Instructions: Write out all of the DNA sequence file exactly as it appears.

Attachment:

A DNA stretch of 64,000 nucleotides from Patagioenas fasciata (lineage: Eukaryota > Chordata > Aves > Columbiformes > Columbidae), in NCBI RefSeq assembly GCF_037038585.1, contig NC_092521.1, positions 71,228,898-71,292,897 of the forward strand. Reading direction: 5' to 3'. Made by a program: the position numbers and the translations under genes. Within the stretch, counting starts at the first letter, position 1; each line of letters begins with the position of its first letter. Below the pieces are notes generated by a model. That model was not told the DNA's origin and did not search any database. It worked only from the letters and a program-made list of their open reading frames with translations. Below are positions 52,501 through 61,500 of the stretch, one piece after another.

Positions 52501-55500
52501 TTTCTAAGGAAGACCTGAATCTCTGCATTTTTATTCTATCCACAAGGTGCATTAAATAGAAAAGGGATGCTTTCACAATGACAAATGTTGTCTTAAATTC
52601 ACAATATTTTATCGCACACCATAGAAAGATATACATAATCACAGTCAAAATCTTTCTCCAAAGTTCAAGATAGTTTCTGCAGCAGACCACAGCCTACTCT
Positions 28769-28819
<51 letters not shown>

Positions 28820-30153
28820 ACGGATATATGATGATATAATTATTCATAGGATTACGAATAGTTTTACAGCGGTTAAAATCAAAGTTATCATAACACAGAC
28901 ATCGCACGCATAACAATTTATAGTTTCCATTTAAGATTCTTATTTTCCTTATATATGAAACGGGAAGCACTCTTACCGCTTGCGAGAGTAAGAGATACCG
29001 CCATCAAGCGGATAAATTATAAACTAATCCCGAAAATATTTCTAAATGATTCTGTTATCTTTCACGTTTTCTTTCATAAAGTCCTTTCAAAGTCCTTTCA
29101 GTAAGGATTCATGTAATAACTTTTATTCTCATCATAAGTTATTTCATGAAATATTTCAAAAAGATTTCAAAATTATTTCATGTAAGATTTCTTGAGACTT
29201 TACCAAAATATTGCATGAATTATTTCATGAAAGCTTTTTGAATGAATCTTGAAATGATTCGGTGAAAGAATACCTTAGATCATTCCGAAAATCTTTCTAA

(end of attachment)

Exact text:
A DNA stretch of 64,000 nucleotides from Patagioenas fasciata (lineage: Eukaryota > Chordata > Aves > Columbiformes > Columbidae), in NCBI RefSeq assembly GCF_037038585.1, contig NC_092521.1, positions 71,228,898-71,292,897 of the forward strand. Reading direction: 5' to 3'. Made by a program: the position numbers and the translations under genes. Within the stretch, counting starts at the first letter, position 1; each line of letters begins with the position of its first letter. Below the pieces are notes generated by a model. That model was not told the DNA's origin and did not search any database. It worked only from the letters and a program-made list of their open reading frames with translations. Below are positions 52,501 through 61,500 of the stretch, one piece after another.

Positions 52501-55500
52501 TTTCTAAGGAAGACCTGAATCTCTGCATTTTTATTCTATCCACAAGGTGCATTAAATAGAAAAGGGATGCTTTCACAATGACAAATGTTGTCTTAAATTC
52601 ACAATATTTTATCGCACACCATAGAAAGATATACATAATCACAGTCAAAATCTTTCTCCAAAGTTCAAGATAGTTTCTGCAGCAGACCACAGCCTACTCT
Positions 28769-28819
<51 letters not shown>

Positions 28820-30153
28820 ACGGATATATGATGATATAATTATTCATAGGATTACGAATAGTTTTACAGCGGTTAAAATCAAAGTTATCATAACACAGAC
28901 ATCGCACGCATAACAATTTATAGTTTCCATTTAAGATTCTTATTTTCCTTATATATGAAACGGGAAGCACTCTTACCGCTTGCGAGAGTAAGAGATACCG
29001 CCATCAAGCGGATAAATTATAAACTAATCCCGAAAATATTTCTAAATGATTCTGTTATCTTTCACGTTTTCTTTCATAAAGTCCTTTCAAAGTCCTTTCA
29101 GTAAGGATTCATGTAATAACTTTTATTCTCATCATAAGTTATTTCATGAAATATTTCAAAAAGATTTCAAAATTATTTCATGTAAGATTTCTTGAGACTT
29201 TACCAAAATATTGCATGAATTATTTCATGAAAGCTTTTTGAATGAATCTTGAAATGATTCGGTGAAAGAATACCTTAGATCATTCCGAAAATCTTTCTAA